It is now recognized that the neutrinos, rather than reheating the shock wave, actually drain it of energy and cause it to stall [3]. "Researchers found that less than a thousandth of a second after the shock wave is generated, a flood of tiny, nearly massless particles called neutrinos escapes from the center of the star. The neutrinos, born in the collapsing core, drain energy from the shock wave. The shock stalls, and - at least in the computer - the supernova is a dud."

Astronomers once thought this shock would be enough to tear the star apart and generate the explosion, says Adam Burrows of the University of Arizona. Turns out it's not so simple. Now Burrows and his colleagues are working with a computer model powerful enough to simulate how the core shakes and churns during the collapse, and they've finally seen how a collapsing star could turn around and explode. The turbulent infalling gas starts shaking the core, causing it to pulsate. Raining down from the star's outer layers, the gas wraps around the core, dancing over its surface and penetrating its depths.

"The core is oscillating, and the stuff falling onto the core is exciting it," says Burrows. In about eight-tenths of a second, the oscillations are so intense they send out sound waves. The waves exert a pressure that expels material, reinforcing the shock wave created by the star's collapse. They also amplify the core's vibrations in a runaway reaction, says Burrows, "until the star finally explodes."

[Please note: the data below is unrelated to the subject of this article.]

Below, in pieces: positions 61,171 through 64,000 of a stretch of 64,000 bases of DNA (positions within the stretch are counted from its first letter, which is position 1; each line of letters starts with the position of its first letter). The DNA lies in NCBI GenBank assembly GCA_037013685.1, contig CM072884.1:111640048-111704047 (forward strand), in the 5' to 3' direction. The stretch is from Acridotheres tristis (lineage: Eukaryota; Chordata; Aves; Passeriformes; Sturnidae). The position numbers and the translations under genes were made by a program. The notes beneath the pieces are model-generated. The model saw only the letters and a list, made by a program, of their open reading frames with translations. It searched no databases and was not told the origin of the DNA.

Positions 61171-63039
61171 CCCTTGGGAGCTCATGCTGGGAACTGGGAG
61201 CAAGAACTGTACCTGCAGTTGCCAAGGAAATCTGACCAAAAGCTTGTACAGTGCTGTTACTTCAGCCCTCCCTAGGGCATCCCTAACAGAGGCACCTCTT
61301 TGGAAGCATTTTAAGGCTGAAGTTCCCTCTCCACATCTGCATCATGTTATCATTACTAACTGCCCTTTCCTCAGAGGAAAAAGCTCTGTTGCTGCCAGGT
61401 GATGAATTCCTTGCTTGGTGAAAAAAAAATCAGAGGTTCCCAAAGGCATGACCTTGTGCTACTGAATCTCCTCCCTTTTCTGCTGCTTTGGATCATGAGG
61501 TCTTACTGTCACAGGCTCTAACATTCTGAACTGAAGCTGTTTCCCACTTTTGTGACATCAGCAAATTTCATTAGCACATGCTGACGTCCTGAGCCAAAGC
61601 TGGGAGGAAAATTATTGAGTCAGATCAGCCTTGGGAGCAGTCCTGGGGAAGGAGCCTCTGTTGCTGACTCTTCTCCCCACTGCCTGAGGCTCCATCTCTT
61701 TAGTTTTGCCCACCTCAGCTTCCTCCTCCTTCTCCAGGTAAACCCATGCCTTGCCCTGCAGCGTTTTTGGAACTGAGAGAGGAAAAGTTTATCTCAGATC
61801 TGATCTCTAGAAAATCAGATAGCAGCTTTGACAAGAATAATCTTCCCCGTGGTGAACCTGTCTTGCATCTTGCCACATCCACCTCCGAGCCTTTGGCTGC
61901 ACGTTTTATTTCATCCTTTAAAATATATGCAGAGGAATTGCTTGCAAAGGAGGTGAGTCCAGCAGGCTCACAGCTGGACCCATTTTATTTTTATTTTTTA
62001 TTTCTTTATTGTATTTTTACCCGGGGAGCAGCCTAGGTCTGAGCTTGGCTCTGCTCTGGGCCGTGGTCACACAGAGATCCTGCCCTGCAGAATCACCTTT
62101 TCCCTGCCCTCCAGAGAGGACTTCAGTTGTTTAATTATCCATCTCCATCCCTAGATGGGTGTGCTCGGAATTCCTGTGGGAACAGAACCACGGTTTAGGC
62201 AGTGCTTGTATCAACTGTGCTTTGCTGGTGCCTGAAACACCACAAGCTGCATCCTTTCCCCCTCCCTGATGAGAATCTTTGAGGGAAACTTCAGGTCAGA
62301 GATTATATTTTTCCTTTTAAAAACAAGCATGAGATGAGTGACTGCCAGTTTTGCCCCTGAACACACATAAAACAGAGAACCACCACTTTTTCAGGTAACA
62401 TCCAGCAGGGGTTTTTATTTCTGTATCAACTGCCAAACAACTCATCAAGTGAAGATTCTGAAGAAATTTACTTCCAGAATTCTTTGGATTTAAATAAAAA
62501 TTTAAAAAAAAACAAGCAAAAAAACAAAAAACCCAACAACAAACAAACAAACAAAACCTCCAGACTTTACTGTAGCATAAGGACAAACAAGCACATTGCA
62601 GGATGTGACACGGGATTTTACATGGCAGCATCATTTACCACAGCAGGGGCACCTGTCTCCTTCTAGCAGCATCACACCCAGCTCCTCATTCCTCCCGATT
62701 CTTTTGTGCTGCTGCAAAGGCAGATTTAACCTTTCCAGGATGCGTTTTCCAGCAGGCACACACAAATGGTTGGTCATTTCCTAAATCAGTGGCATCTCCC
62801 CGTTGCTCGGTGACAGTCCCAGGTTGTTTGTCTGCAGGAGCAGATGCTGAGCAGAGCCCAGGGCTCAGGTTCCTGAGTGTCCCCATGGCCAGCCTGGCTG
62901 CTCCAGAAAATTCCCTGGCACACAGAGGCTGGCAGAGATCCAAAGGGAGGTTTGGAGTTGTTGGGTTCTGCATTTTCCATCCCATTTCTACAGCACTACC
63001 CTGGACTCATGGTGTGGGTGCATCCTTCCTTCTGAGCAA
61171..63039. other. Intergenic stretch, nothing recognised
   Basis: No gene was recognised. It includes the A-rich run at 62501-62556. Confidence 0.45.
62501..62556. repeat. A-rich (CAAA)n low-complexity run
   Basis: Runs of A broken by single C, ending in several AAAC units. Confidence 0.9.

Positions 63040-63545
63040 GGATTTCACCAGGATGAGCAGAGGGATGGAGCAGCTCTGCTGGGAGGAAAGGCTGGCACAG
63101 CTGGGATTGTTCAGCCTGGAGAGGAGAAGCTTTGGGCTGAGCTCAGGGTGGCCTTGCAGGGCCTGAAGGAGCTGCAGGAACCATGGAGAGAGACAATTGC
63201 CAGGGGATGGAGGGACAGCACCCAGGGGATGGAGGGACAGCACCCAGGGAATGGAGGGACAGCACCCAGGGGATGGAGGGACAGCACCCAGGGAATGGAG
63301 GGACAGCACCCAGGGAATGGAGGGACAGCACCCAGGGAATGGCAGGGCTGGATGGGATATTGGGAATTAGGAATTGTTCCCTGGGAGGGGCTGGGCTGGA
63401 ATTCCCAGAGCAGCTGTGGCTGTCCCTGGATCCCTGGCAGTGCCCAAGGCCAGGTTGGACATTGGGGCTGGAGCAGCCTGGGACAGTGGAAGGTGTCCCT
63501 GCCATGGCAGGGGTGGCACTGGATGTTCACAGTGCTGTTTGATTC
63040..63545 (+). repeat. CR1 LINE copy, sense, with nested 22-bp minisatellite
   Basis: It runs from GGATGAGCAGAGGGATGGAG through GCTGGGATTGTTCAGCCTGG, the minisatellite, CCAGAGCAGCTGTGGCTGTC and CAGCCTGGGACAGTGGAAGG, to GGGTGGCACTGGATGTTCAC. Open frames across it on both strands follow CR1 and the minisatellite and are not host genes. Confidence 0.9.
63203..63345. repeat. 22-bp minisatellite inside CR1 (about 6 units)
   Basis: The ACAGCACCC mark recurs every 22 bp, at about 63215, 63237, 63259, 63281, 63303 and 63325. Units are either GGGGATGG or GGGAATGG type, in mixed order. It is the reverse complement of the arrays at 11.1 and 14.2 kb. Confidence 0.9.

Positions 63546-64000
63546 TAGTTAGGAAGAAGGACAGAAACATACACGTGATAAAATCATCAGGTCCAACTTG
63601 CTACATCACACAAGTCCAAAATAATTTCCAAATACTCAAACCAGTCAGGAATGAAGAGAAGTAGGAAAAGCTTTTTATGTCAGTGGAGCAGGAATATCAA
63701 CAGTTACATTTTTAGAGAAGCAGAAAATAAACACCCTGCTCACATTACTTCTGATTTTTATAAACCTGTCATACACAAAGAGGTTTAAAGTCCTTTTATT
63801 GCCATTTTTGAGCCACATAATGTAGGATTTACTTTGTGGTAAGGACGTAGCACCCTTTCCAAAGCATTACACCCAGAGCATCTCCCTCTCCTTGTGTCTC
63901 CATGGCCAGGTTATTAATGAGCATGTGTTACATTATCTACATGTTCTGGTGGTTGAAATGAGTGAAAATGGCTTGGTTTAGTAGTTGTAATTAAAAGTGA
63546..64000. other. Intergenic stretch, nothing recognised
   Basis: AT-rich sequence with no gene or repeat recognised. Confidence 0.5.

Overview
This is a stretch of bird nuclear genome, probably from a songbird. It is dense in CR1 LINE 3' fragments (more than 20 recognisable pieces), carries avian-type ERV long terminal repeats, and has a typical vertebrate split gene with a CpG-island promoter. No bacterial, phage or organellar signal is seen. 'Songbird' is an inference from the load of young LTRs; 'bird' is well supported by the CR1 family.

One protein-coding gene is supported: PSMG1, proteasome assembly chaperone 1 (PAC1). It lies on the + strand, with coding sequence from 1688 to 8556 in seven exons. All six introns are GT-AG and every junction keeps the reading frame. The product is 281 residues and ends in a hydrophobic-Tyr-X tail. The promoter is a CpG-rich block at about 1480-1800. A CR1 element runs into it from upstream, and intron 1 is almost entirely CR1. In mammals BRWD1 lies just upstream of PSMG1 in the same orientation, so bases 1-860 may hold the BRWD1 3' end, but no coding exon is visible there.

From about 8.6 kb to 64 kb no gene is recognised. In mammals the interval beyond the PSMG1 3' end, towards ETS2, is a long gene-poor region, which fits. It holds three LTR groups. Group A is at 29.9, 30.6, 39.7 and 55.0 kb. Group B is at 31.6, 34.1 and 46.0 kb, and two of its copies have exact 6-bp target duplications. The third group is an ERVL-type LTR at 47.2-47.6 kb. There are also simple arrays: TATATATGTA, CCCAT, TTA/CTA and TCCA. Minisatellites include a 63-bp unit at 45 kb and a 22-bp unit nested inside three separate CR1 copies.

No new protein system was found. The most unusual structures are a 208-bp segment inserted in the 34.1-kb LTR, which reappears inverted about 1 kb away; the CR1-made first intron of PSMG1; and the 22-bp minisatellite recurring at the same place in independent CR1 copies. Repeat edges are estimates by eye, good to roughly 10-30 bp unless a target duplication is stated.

Burrows acknowledges that sound waves may not be the full story. But his model tends to produce a lopsided explosion, and stars do indeed explode asymmetrically, with more punch in some directions than others. That was true for supernova 1987A, recorded 20 years ago, the closest and brightest supernova since 1604. Astronomers also have found that some of the neutron stars left behind by supernovas zip along at 500 miles a second, as if the explosion had imparted an enormous kick in one direction.

They hope that the detection of gravitational waves will prove this idea to be correct, even though gravitational waves have never been detected, and may not even exist.

Approximately 20 neutrinos were detected on Earth during a twelve-second time-interval, which is taken as experimental proof that neutrinos were released from SN1987A by electron capture and delayed in the dense neutron star core until they escaped and reheated the shock wave.

The question that now has to be asked is, did the core collapse of SN-1987 actually take place in 12 seconds rather than in milliseconds? Was the shorter time required in order to form a shock wave to make the rest of the postulated explosion mechanism work? Does this neutrino data actually conflict with the accepted explanation?

 

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References

1) Hans A. Bethe and Gerald Brown, "How a Supernova Explodes", Scientific American, 252, 5, pp60-68, May1985

2) Paul Murdin, End In Fire, Cambridge University Press, 1990

3) W. Zhang and S. Woosley, "Bang, the Cataclysmic Death of Stars", National Geographic, pp 78-95, March 2007.